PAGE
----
Skip to content
Java client for Kubernetes & OpenShift 3
Java Groovy
Branch: master
Clone or download
Pull request Compare This branch is 1107 commits behind fabric8io:master.
Fetching latest commit…
Cannot retrieve the latest commit at this time.
Permalink
Type Name Latest commit message Commit time
Failed to load latest commit information.
kubernetes-client
kubernetes-examples
kubernetes-server-mock
kubernetes-tests
openshift-client
openshift-server-mock
platforms
uberjar
.editorconfig
.gitignore
Jenkinsfile
README.md
circle.yml
header.txt
license.txt
pom.xml
release.groovy

README.md

Kubernetes & OpenShift 3 Java Client Join the chat at https://gitter.im/fabric8io/kubernetes-client

This client provides access to the full Kubernetes & OpenShift 3 REST APIs via a fluent DSL.

CircleCI Dependency Status

  • kubernetes-client: Maven Central Javadocs
  • kubernetes-model: Maven Central Javadocs
  • openshift-client: Maven Central Javadocs

Usage

Creating a client

The easiest way to create a client is:

KubernetesClient client = new DefaultKubernetesClient();

DefaultOpenShiftClient implements both the KubernetesClient & OpenShiftClient interface so if you need the OpenShift extensions, such as Builds, etc then simply do:

OpenShiftClient osClient = new DefaultOpenShiftClient();

Configuring the client

This will use settings from different sources in the following order of priority:

  • System properties
  • Environment variables
  • Kube config file
  • Service account token & mounted CA certificate

System properties are preferred over environment variables. The following system properties & environment variables can be used for configuration:

  • kubernetes.master / KUBERNETES_MASTER
  • kubernetes.api.version / KUBERNETES_API_VERSION
  • kubernetes.oapi.version / KUBERNETES_OAPI_VERSION
  • kubernetes.trust.certificates / KUBERNETES_TRUST_CERTIFICATES
  • kubernetes.certs.ca.file / KUBERNETES_CERTS_CA_FILE
  • kubernetes.certs.ca.data / KUBERNETES_CERTS_CA_DATA
  • kubernetes.certs.client.file / KUBERNETES_CERTS_CLIENT_FILE
  • kubernetes.certs.client.data / KUBERNETES_CERTS_CLIENT_DATA
  • kubernetes.certs.client.key.file / KUBERNETES_CERTS_CLIENT_KEY_FILE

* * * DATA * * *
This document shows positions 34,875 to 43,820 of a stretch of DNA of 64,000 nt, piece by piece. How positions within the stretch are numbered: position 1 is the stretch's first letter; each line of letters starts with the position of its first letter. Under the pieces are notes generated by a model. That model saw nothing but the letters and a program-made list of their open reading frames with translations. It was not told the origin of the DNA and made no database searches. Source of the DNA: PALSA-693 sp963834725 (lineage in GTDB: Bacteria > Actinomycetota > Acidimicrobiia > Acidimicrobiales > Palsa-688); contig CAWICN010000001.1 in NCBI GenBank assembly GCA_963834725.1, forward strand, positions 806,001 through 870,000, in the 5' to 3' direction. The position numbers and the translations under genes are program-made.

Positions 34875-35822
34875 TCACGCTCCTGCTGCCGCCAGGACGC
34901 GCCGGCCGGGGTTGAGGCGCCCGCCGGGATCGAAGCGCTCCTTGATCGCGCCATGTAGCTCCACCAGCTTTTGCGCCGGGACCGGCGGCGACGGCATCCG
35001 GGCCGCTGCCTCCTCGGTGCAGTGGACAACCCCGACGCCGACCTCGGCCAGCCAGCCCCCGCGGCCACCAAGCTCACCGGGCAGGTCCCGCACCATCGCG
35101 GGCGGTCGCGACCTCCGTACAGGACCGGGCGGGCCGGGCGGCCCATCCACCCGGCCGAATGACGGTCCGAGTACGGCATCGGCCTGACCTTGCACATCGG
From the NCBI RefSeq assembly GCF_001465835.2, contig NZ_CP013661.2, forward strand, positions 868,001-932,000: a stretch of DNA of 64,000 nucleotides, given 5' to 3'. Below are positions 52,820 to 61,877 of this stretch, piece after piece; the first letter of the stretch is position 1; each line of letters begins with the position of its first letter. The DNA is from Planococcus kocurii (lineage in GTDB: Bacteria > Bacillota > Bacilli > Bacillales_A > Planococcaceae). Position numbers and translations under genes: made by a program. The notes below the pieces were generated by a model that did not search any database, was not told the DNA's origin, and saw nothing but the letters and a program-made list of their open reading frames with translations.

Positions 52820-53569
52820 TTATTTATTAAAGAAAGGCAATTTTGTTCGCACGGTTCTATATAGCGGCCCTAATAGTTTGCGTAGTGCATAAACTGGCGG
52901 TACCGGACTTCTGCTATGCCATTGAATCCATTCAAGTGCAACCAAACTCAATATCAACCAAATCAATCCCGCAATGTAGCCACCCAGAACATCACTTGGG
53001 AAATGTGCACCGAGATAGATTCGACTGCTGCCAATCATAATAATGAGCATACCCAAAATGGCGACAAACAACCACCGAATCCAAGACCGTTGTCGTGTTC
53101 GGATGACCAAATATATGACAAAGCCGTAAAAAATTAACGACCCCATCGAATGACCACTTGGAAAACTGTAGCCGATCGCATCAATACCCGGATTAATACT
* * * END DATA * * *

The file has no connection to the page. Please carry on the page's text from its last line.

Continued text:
• kubernetes.certs.client.key.data / KUBERNETES_CERTS_CLIENT_KEY_DATA
  • kubernetes.certs.client.key.algo / KUBERNETES_CERTS_CLIENT_KEY_ALGO
  • kubernetes.certs.client.key.passphrase / KUBERNETES_CERTS_CLIENT_KEY_PASSPHRASE
  • kubernetes.auth.basic.username / KUBERNETES_AUTH_BASIC_USERNAME
  • kubernetes.auth.basic.password / KUBERNETES_AUTH_BASIC_PASSWORD
  • kubernetes.auth.tryKubeConfig / KUBERNETES_AUTH_TRYKUBECONFIG
  • kubernetes.auth.tryServiceAccount / KUBERNETES_AUTH_TRYSERVICEACCOUNT
  • kubernetes.auth.token / KUBERNETES_AUTH_TOKEN
  • kubernetes.watch.reconnectInterval / KUBERNETES_WATCH_RECONNECTINTERVAL
  • kubernetes.watch.reconnectLimit / KUBERNETES_WATCH_RECONNECTLIMIT
  • kubernetes.user.agent / KUBERNETES_USER_AGENT
  • kubernetes.tls.versions / KUBERNETES_TLS_VERSIONS
  • kubernetes.truststore.file / KUBERNETES_TRUSTSTORE_FILE
  • kubernetes.truststore.passphrase / KUBERNETES_TRUSTSTORE_PASSPHRASE
  • kubernetes.keystore.file / KUBERNETES_KEYSTORE_FILE
  • kubernetes.keystore.passphrase / KUBERNETES_KEYSTORE_PASSPHRASE

Alternatively you can use the ConfigBuilder to create a config object for the Kubernetes client:

Config config = new ConfigBuilder().masterUrl("https://mymaster.com").build;
KubernetesClient client = new DefaultKubernetesClient(config);

Using the DSL is the same for all resources.

List resources:

NamespaceList myNs = client.namespaces().list();

ServiceList myServices = client.services().list();

ServiceList myNsServices = client.services().inNamespace("default").list();

Get a resource:

Namespace myns = client.namespaces().withName("myns").get();

Service myservice = client.services().inNamespace("default").withName("myservice").get();

Delete:

Namespace myns = client.namespaces().withName("myns").delete();